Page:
As a qualified teacher, mum, parenting coach and all-round Early Years expert, Sophie has a wealth of practical, real life experience to share with parents.
As a mum of two and a registered GP, Stephanie has seen more than her fair share of little ones! She has lots of practical tips and professional know-how on hand to help parents.
Laura is our nutrition whizz – bringing her expert advice and experience from working with chefs, schools and nurseries to the Kiddylicious expert panel.
We should talk about signs of dehydration in warmer weather, as kids can do without food for a lot longer than they can without milk or water. Look for signs of dehydration; if they’re not passing urine as often and you’re noticing more dry nappies, or if they are potty trained, they’re not going to the toilet as often, or if you notice that their urine looks darker in colour, that suggests that there’s a bit of dehydration going on. Also, their eyes may look a little bit sunken. They may have dry, cracked lips, and if they’re crying, but don’t have any tears, those symptoms should guide you to offer more fluids. If your baby’s urine output really drops and you notice that they have had a dry nappy for whole day, then get on the phone to your GP. If you’re breastfeeding, your body is very clever in that during the warmer months, your breast milk will become a bit more watery to compensate for this. You may notice that your baby wants to feed more often, in which case, I would carry on doing that.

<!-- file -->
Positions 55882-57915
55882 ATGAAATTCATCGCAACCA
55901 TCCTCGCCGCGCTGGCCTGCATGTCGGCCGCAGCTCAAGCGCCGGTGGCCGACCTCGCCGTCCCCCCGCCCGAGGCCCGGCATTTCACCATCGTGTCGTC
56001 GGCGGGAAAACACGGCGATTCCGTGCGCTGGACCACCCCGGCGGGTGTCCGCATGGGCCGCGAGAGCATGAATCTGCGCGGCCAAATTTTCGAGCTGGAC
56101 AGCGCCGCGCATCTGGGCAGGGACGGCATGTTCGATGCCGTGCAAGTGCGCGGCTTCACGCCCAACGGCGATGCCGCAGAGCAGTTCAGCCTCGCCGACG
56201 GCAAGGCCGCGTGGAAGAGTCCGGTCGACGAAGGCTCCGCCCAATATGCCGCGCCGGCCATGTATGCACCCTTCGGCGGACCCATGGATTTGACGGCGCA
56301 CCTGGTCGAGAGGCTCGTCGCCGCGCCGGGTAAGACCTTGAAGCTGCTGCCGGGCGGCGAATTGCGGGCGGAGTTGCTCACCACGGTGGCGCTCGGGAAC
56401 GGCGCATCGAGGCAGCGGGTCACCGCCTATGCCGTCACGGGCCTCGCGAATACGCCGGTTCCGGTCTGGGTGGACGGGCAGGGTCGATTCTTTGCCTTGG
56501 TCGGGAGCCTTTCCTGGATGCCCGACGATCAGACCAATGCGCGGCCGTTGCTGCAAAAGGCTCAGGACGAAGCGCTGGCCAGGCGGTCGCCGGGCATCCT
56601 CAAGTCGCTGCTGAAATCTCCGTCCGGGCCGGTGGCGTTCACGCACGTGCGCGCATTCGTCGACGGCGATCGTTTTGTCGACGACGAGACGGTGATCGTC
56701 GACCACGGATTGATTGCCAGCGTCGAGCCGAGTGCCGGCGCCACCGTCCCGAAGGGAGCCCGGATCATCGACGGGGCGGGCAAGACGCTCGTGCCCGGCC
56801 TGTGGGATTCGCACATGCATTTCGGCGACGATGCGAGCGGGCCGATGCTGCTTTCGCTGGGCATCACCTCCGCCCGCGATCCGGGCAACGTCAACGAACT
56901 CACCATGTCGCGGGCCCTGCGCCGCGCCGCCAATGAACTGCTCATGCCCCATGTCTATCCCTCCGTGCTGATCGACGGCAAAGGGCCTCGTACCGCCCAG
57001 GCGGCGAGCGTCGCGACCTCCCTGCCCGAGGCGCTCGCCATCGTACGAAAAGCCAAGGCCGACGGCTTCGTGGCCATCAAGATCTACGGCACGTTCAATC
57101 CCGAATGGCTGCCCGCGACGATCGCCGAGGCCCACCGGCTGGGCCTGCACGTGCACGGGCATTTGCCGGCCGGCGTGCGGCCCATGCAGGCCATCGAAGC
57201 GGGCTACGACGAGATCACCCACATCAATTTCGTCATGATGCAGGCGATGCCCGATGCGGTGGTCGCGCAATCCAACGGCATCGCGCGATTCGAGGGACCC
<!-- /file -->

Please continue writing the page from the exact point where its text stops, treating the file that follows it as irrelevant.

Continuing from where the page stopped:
In the night, you may notice that your baby’s waking up more frequently, so remember that it’s probably because they are thirsty. There’s a myth that your baby shouldn’t have a night feed after six months, which isn’t true. As an adult, you often wake up in the middle of the night thirsty and you want a drink of water, so it’s obviously going to happen to your baby as well and the only way they can express that is by crying. So don’t think that you’re doing anything wrong by feeding your baby more often in those spring months. If their sleep has really gone downhill and they’re waking up a lot more, it may just be because it’s really hot and they’re thirsty.
Look for signs in your baby of being overheated too. Smaller babies don’t tend to get sweaty, but they can look a bit hot and bothered. You might also notice that they become quite restless or a little bit irritable as well. Look for that and those physical signs of dehydration that I was talking about. And remember, babies under the age of six months shouldn’t be exposed to any sun at all.